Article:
Pour yourself another one, quickly, as scientists have proven that alcohol can double life-span. Moderate levels of alcohol delivered an increase in longevity among test subjects in a recent study that Steven Clarke, UCLA professor of chemistry and biochemistry and senior author on a study published yesterday in the journal PLoS …
The research doesn't apply to you, sweets.
It's *my* worm that will live twice as long.
I, for one....
...welcome our C elegans worm overlords...
Alcohol? With some luck included!
Engage warp engines now please Scotty
Is it the alcohol or the social aspects of having drink and a good time with friends? I like a couple of drinks but only when it's with a few mates and a few laughs, then yes I can well believe it has some very good health benefits.
It doesn't sound like the worms were, "having drink and a good time with friends" in the experiment.
Worms - alcohol
Reminds me of something I have not drank in a very long time, but that drink could not have been adding days to my calendar, just happy to have survived those years.
If it comes back up green
You're doing it right.
"indeed we share half of our genes"
Oh c'mmon we share half out genes with every living creature.
looks like you lost your cadence there my man...probably too much of that ethanol stuff.
There's plenty of good British beers at 5% or stronger. Speckled Hen, Hobgoblin, Old Peculier, Tanglefoot, Bishop's Finger and Absolution are all great beers. Greene King's Abbot Ale is perfectly acceptable, although most Greene King pubs are incapable of serving a decent pint of beer. With real ale, you don't necessarily need a lot of alcohol for it to taste great though.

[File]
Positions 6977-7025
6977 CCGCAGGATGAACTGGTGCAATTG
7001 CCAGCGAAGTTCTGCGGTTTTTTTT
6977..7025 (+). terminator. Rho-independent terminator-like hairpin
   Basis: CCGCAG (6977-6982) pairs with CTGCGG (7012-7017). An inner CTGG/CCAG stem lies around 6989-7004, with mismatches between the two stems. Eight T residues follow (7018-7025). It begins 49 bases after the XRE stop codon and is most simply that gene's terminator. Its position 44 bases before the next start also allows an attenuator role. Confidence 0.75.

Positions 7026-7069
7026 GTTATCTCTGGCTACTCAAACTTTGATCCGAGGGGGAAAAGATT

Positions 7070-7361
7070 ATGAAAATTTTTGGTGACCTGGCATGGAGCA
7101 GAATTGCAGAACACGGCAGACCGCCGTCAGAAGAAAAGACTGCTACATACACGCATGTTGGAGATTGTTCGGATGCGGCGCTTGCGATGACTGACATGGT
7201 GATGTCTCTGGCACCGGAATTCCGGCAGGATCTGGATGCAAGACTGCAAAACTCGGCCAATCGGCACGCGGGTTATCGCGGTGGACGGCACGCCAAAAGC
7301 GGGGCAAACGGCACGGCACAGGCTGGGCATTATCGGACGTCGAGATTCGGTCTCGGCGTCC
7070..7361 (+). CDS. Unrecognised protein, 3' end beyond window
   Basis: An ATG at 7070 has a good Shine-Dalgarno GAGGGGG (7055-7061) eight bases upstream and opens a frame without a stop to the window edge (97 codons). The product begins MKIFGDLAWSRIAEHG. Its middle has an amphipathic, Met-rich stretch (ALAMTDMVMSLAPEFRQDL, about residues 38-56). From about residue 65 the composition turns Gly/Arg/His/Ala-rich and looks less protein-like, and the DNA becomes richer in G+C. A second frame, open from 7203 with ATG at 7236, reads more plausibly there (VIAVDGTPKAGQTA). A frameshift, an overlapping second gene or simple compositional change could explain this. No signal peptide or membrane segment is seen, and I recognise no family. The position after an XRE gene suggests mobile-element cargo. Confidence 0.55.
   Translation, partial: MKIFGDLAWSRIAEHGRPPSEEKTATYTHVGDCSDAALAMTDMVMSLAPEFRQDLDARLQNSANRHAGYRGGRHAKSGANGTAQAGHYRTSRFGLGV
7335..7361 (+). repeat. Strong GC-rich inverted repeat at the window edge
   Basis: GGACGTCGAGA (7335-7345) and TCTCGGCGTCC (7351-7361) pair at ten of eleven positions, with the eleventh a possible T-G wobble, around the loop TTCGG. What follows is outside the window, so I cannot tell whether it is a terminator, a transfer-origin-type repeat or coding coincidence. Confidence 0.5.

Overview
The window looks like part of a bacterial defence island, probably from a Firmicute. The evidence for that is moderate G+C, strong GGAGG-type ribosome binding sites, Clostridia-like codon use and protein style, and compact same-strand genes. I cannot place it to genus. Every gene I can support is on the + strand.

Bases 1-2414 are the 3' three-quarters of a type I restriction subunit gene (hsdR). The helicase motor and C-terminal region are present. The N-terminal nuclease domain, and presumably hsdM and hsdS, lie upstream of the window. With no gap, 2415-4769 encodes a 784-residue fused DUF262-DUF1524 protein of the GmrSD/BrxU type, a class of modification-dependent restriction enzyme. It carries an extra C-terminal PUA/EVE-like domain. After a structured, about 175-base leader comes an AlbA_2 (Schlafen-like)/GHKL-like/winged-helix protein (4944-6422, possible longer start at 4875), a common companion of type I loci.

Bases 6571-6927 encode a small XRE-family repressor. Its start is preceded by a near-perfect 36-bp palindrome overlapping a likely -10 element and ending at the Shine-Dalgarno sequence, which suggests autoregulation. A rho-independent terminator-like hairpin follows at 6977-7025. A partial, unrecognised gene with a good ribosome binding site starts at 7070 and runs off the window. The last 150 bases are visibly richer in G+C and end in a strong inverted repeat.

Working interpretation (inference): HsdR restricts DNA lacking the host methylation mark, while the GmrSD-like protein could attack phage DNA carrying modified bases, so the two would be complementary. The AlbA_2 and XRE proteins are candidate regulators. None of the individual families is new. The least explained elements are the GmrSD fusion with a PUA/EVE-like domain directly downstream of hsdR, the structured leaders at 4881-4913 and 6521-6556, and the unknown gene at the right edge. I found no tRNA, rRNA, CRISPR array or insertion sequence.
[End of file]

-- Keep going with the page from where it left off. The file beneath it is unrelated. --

The bad rep that American beers have got mostly isn't their alcohol content, it's their complete lack of taste. Better American beers for sure can be OK - I liked Killian Red during my stint in Detroit. But the mass-produced stuff like Coors is all really *really* bad.
Interestingly, brewpubs are a particularly American phenomenon as a reaction to the insanely poor quality of the mass-produced stuff. They never happened in the UK. Partly perhaps it's due to Americans having more disposable income and tending to go out more. Partly though it could also be that the "average" beer in the UK is reasonably OK taste-wise. Or maybe us Brits have just got lazy...
First came across mentions of them in a game.
Didn't realise they were different to a normal American Bar.
BTW it was in St Louis.
No searching - what is the game?
Firkin pubs used to brew their beer in the back of the pub, or at least it looked that way (it may have been a gimmick).
there's a few brewpubs/brewery restaurants appearing across London. Brew Wharf up near Borough Market and The Botanist in Kew
Worked wonders for Georgie Best.
SHANDIES FOR ALL
I wouldn't be surprised if it turned out that some parasitic bacteria living on the worms, which was shortening their lifespan, was simply killed by the alcohol.
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